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Chapter XXV 

Hamel met Kinsley shortly before one o'clock the following afternoon, in the lounge of the Royal Hotel at Norwich.

"You got my wire, then?" the latter asked, as he held out his hand. "I had it sent by special messenger from Wells."

"It arrived directly after breakfast," Hamel replied. "It wasn't the easiest matter to get here, even then, for there are only about two trains a day, and I didn't want to borrow a car from Mr. Fentolin."

"Quite right," Kinsley agreed. "I wanted you to come absolutely on your own. Let's get into the coffee-room and have some lunch now. I want to catch the afternoon train hack to town."

"Do you mean to say that you've come all the way down here to talk to me for half an hour or so?" Hamel demanded, as they took their places at a table.

"All the way from town," Kinsley assented, "and up to the eyes in work we are, too. Dick, what do you think of Miles Fentolin?"

"Hanged if I know!" Hamel answered, with a sigh.

"Nothing definite to tell us, then?" Nothing!"

"What about Mr. John P. Dunster?"

"He left yesterday morning," Hamel said. "I saw him go. He looked very shaky. I understood that Mr. Fentolin sent him to Yarmouth."

"Did Mr. Fentolin know that there was an enquiry on foot about this man's disappearance?" Kinsley asked.

"Certainly. I heard Lord Saxthorpe tell him that the police had received orders to scour the country for him, and that they were coming to St. David's Hall."

Kinsley, for a moment, was singularly and eloquently profane.

"That's why Mr. Fentolin let him go, then. If Saxthorpe had only held his tongue, or if those infernal police hadn't got chattering with the magistrates, we might have made a coup. As it is, the game's up. Mr. Dunster left for Yarmouth, you say, yesterday morning?"

"I saw him go myself. He looked very shaky and ill, but he was able to smoke a big cigar and walk down-stairs leaning on the doctor's arm."

"I don't doubt," Kinsley remarked, "but that you saw what you say you saw. At the same time, you may be surprised to hear that Mr. Dunster has disappeared again."

"Disappeared again?" Hamel muttered.

"It looks very much," Kinsley continued, "as though your friend Miles Fentolin has been playing with him like a cat with a mouse. He has been obliged to turn him out of one hiding-place, and he has simply transferred him to another."

Hamel looked doubtful.

"Mr. Dunster left quite alone in the car," he said. "He was on his guard too, for Mr. Fentolin and he had had words. 1 really can't see how it was possible for him to have got into any more trouble."

"Where is he, then?" Kinsley demanded. "Come, I will let you a little further into our confidence. We have reason to believe that he carries with him a written message which is practically the only chance we have of avoiding disaster during the next few days. That written message is addressed to the delegates at The Hague, who are now sitting. Nothing had been heard of Dunster or the document he carries. No word has come from him of any sort since he left St. David's Hall."

"Have you tried to trace him from there?" Hamel asked.

"Trace him?" Kinsley repeated. "By heavens, you don't seem to understand, Dick, the immense, the extraordinary importance of this man to us! The cleverest detective in England spent yesterday under your nose at St. David's Hall. There are a dozen others working upon the job as hard as they can. All the reports confirm what you say - that Dunster left St. David's Hall at half-past nine yesterday morning, and he certainly arrived in Yarmouth at a little before twelve. From there he seems, however, to have completely disappeared. The car went back to St. David's Hall empty; the man only stayed long enough in Yarmouth, in fact, to have his dinner. We cannot find a single smack owner who was approached in any way for the hire of a boat. Yarmouth has been ransacked in vain. He certainly has not arrived at The Hague or we should have heard news at once. As a last resource, I ran down here to see you on the chance of your having picked up any information."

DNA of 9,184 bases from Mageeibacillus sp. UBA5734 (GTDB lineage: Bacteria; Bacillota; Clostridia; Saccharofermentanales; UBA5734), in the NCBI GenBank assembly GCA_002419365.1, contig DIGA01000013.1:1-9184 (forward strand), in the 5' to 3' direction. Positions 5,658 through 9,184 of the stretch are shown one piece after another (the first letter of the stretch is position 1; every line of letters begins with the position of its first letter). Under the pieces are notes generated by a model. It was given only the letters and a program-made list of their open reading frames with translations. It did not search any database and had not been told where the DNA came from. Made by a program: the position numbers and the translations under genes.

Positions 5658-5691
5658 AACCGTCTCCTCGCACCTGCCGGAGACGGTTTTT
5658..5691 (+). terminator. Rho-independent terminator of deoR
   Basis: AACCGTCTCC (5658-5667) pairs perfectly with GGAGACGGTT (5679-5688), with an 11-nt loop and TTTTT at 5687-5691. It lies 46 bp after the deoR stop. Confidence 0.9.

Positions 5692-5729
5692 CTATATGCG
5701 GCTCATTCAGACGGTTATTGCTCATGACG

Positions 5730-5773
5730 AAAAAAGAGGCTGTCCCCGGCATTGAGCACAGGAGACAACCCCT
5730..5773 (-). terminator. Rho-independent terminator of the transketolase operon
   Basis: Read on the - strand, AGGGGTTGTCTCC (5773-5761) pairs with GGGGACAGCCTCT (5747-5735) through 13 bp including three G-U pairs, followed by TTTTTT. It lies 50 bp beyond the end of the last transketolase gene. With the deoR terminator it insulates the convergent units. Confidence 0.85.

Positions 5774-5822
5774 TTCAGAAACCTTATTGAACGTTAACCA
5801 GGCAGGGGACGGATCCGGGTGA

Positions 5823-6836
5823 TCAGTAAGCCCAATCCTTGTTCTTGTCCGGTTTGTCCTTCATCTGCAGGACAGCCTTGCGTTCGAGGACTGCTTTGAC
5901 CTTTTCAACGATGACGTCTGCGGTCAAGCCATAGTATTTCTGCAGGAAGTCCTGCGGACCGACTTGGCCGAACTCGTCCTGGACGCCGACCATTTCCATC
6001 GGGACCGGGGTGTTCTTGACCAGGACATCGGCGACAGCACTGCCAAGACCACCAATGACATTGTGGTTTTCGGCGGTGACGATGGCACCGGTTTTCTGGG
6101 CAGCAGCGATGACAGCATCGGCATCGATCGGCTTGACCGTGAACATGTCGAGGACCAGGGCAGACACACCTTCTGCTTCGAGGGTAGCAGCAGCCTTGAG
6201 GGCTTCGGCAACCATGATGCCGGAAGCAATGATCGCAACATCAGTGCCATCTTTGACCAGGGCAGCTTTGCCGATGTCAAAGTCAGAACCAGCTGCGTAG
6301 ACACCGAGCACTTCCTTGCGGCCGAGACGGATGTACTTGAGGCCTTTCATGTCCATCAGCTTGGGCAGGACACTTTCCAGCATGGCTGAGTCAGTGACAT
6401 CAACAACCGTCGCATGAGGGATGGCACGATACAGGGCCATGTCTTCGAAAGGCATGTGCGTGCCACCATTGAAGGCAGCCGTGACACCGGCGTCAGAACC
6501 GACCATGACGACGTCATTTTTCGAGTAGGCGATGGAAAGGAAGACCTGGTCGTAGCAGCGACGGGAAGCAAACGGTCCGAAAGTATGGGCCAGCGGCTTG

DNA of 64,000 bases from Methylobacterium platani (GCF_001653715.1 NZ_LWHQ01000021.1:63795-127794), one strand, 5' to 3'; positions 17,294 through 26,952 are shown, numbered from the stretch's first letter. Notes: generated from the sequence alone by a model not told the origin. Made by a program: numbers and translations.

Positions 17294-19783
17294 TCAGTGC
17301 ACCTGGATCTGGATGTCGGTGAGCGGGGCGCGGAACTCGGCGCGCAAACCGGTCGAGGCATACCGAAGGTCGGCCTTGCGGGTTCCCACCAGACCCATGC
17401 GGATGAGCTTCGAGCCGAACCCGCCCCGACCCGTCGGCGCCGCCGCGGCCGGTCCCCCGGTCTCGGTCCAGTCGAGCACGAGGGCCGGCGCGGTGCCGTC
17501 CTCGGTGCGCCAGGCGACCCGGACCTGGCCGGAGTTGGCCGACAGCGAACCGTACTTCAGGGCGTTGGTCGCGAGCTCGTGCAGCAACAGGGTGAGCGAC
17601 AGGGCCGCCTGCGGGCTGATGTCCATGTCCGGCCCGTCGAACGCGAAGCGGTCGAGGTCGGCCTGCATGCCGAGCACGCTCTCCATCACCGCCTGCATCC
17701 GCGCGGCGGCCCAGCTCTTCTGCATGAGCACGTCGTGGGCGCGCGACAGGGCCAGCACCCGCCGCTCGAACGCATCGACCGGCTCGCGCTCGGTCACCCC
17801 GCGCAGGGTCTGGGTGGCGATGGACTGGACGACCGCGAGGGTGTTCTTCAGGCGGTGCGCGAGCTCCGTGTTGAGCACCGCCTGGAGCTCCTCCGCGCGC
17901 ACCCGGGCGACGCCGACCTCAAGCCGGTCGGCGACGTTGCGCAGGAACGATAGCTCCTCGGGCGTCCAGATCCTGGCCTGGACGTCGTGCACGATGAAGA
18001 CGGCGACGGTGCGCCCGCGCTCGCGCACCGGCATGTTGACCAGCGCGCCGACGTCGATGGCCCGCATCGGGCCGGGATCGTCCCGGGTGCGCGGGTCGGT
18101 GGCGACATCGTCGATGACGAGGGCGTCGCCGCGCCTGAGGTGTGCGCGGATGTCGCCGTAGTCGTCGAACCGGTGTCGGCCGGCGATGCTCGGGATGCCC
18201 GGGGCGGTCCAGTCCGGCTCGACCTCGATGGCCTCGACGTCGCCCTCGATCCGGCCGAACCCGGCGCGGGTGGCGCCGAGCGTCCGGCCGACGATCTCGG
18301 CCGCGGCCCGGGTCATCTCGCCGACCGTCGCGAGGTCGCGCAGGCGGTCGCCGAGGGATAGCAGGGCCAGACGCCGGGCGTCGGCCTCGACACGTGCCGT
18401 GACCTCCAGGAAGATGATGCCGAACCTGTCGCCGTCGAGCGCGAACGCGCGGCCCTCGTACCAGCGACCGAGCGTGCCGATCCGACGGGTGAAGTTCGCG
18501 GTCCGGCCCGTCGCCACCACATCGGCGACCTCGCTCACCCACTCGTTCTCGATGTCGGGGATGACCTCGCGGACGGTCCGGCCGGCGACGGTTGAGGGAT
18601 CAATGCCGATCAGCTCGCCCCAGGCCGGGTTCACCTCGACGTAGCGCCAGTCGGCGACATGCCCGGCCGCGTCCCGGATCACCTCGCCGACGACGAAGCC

Hamel shook his head.

"You seem to know a good deal more than I do, already," he said.

"What do you think of Mr. Fentolin? You have stayed in his house. You have had an opportunity of studying him."

"So far as my impressions go," Hamel replied, "everything which you have suggested might very well be true. I think that either out of sheer love of mischief, or from some subtler motive, he is capable of anything. Every one in the place, except one poor woman, seems to look upon him as a sort of supernatural being. He gives money away to worthless people with both hands. Yet I share your opinion of him. I believe that he is a creature without conscience or morals. I have sat at his table and shivered when he has smiled."

"Are you staying at St. David's Hall now?"

"I left yesterday."

"Where are you now, then?"

"I am at St. David's Tower - the little place I told you of that belonged to my father - but I don't know whether I shall be able to stop there. Mr. Fentolin, for some reason or other, very much resented my leaving the Hall and was very annoyed at my insisting upon claiming the Tower. When I went down to the village to get some one to come up and look after me, there wasn't a woman there who would come. It didn't matter what I offered, they were all the same. They all muttered some excuse or other, and seemed only anxious to show me out. At the village shop they seemed to hate to serve me with anything. It was all I could do to get a packet of tobacco yesterday afternoon. You would really think that I was the most unpopular person who ever lived, and it can only be because of Mr. Fentolin's influence."

"Mr. Fentolin evidently doesn't like to have you in the locality," Kinsley remarked thoughtfully.

"He was all right so long as I was at St. David's Hall," Hamel observed.

"What's this little place like - St. David's Tower, you call it?" Kinsley asked.

"Just a little stone building actually on the beach," Hamel explained. "There is a large shed which Mr. Fentolin keeps locked up, and the habitable portion consists just of a bedroom and sitting-room. From what I can see, Mr. Fentolin has been making a sort of hobby of the place. There is telephonic communication with the house, and he seems to have used the sitting-room as a sort of studio. He paints sea pictures and really paints them ery well."